The horses are by and large the work of the shops of Charles Looff, Charles Carmel and Allan Herschell. Sometimes even experts can't tell a Looff from a Carmel. The Looffs often have longer, narrower heads, but they share with the Carmels prominent facial veins and roccoco manes. Both types look high-strung. The Herschells are more simply carved and a bit homely, with Roman noses and protruding teeth. In comparison, the Illions horses, with their flower-woven manes and elaborate trappings, are demure and decorous.
But the animals that draw the most interest are a pair of giraffes, the taller one 6-foot-8. Carved by Dentzel and still sporting their original, 75-year-old paint, they stand side by side looking down their long noses at their admirers. They have prehensile-looking upper lips and delicate, spindly legs. The vaguely Moorish ceiling of the Armory forms an appropriate canopy.
Banners hang from this ceiling, huge hand-painted signs on canvas for the exhibits themselves. Some are of spectacle: "The Evolution of Horsemanship," for example, featuring a variety of running, leaping mounts; or a trainer with a whip standing among "The World's First And Only Group of Performing Black Leopards." But most are of freaks.
Cleo the hermaphroditic goat, for example. Cleo is a startled-looking little gray and white beast. His/her picture offers no evidence of his/her physical peculiarity, but the legend promises "Male And Female."
More peculiar is "Leo," who "Baffles Science." Leo is a diapered infant with very well-developed pectorals. He sits chucking what looks like a baby wallaby under the chin. Beside him lies what is either a doll or a dead monkey. He has a second face growing on the right side of his head. Presumably it is this, and not his ability to calm skittish wallabies, that baffles science. But it doesn't pay to be too certain about these things.
Then there is the bikinied Fat Lady, who, under the caption "Oh My? But She Is Fat," drags a tiny, reluctant male to frolic in the surf.
Even this giantess is eclipsed by the Elephant Girl, a brown-haired, snub-nosed woman with the body of an elephant. She stands beneath a palm tree gazing out at us. Behind her, two real elephants, their heads close to each other, eye her suspiciously. Her dark eyes are a little crossed. Her face, with its specifically rendered features, is disconcertingly personal -- as if it were a portrait.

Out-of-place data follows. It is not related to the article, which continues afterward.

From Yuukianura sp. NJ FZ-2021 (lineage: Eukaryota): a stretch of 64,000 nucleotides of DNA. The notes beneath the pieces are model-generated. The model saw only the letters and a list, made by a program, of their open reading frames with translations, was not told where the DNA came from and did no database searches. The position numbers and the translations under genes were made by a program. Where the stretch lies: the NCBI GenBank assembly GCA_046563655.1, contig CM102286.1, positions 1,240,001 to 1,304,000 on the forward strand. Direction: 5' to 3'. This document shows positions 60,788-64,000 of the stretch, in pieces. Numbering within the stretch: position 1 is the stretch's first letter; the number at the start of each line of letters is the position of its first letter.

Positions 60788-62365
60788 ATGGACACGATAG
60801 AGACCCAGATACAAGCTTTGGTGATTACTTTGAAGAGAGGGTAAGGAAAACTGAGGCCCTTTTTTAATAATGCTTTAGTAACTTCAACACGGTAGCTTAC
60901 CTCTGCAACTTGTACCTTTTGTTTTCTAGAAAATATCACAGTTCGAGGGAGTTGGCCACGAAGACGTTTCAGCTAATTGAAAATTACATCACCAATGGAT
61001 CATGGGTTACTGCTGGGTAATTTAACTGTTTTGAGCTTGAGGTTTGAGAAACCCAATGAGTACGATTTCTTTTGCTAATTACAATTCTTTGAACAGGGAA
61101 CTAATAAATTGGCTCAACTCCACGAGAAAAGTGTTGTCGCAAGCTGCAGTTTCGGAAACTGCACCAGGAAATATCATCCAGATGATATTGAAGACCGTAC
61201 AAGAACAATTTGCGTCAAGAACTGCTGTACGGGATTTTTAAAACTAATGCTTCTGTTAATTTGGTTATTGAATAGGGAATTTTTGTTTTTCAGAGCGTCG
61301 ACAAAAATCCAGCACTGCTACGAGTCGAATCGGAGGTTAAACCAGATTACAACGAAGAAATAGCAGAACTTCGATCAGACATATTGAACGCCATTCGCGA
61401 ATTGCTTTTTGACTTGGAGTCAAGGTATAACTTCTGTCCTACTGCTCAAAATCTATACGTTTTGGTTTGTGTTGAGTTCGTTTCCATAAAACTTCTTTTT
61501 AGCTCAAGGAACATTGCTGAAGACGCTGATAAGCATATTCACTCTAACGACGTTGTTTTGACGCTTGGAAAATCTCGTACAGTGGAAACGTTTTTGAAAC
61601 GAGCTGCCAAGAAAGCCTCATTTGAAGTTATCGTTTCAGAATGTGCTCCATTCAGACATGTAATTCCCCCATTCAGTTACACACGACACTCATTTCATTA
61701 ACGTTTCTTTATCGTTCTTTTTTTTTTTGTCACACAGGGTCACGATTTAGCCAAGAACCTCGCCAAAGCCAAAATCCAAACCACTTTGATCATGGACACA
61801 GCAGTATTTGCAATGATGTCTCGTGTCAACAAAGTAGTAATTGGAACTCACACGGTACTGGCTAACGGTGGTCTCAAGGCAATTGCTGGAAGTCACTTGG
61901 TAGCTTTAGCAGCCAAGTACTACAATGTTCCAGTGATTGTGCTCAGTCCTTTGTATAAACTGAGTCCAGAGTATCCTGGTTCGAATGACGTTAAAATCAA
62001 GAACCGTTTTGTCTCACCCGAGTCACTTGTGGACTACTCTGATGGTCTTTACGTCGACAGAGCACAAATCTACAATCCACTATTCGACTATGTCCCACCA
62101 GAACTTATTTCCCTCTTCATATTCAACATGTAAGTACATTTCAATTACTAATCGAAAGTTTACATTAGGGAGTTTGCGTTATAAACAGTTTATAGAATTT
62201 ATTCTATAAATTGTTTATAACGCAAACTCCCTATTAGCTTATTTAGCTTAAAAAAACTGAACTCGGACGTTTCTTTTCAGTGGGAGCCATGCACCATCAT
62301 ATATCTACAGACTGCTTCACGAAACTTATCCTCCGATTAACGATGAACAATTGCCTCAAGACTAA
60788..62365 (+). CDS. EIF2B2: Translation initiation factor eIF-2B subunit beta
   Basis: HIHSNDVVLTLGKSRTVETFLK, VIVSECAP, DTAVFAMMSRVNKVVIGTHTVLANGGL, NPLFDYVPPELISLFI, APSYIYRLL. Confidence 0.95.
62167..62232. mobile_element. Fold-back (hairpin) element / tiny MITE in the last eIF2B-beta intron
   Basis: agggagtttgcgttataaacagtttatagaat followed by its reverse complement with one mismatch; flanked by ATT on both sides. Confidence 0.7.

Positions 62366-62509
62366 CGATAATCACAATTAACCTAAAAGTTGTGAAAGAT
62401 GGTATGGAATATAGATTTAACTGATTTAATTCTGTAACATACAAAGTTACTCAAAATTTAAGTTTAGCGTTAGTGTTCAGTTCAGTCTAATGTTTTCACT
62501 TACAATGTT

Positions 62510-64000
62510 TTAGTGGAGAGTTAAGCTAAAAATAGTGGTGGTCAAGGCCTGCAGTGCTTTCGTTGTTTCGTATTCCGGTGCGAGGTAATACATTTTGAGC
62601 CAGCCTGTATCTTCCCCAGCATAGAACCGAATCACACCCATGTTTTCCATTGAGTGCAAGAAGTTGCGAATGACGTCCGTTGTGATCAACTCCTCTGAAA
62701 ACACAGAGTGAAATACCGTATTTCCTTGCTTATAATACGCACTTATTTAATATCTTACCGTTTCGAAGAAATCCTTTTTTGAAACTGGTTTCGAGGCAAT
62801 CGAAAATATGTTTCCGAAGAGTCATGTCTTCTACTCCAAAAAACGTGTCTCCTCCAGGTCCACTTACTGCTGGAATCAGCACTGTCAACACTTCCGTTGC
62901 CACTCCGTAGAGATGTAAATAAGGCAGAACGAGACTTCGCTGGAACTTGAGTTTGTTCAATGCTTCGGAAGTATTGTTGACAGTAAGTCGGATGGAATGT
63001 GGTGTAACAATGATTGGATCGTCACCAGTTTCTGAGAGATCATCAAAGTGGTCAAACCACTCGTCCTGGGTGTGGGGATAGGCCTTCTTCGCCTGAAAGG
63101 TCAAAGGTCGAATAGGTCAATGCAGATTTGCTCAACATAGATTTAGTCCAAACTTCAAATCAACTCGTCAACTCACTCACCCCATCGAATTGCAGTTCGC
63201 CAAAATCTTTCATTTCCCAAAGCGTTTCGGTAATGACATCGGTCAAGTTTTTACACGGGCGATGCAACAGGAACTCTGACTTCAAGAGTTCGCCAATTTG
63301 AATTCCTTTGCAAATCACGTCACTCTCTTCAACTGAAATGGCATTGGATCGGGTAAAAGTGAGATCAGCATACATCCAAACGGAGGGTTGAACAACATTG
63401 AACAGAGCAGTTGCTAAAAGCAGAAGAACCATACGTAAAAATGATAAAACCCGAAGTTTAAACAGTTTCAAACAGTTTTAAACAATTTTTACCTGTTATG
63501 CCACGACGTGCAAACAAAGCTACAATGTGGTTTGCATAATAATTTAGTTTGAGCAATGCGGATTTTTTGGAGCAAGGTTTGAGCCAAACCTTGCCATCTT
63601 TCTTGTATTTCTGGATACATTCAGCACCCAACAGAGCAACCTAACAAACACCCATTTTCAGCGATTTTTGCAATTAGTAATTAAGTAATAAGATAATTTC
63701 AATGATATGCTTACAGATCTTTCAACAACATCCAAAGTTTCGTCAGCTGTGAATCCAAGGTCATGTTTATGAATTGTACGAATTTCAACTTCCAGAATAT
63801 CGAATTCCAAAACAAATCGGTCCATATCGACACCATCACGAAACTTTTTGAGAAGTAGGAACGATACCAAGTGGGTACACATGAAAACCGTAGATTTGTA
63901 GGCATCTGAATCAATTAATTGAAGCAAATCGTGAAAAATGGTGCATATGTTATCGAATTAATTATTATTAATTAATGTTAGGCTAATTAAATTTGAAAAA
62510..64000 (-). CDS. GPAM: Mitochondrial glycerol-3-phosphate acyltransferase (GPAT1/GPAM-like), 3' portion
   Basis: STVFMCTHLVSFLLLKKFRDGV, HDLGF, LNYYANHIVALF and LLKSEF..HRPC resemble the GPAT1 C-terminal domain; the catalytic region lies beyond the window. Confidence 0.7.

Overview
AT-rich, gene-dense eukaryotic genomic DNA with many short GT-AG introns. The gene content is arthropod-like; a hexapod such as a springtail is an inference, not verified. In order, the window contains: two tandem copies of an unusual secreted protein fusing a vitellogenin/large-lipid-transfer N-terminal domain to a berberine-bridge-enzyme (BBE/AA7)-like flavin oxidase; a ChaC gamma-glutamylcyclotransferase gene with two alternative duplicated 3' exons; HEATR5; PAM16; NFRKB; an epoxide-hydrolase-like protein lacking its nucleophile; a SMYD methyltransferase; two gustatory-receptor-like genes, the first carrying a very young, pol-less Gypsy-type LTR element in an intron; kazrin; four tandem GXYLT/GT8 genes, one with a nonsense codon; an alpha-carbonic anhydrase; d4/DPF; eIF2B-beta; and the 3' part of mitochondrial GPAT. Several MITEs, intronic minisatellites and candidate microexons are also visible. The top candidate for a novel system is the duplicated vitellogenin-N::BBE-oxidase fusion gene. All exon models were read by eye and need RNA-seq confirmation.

Monsters. Freaks. Enchanted wooden animals.
The purveyors to the public's taste for the bizarre and the exotic, the brothers Ringling, got their start on April 19, 1884, in Baraboo, Wis. The occasion is memorialized in one of the nine dioramas carved by Gene Leroy that trace the history of the circus from 1870 to 1970.
The dioramas are charming, like primitive Red Grooms pieces. More sophisticated are the circus miniatures of Robert Clarke, carved on a 1-inch scale by Clarke, Charley Dech and John Lower. Clarke created a full miniature menagerie, complete with yaks and llamas, plus wagons, cages, horses, sideshow banners and scenes of circus people at work and relaxing. There's something a little mad about Clarke's achievement. It's an obsessive's triumph -- the collection and miniaturization of an entire way of life.
The auction estimate for Clarke's Big Top scale model, with its 14 circus wagons, performing animals, jugglers, clowns and dozens of other characters, is $30,000 to $40,000. The set of complete dioramas is expected to go for $100,000 to $120,000. The Gargantua poster is valued at $500 to $600.
In the end, to be sure, the auction isn't about cultural history, or how audiences have changed, or the passing of a way of life. It's about money. It's about collecting. It's about "life style." Examining a Looff horse, a well-dressed woman explained to a friend why she was in the market again: "My husband and I split up, and we split the animals."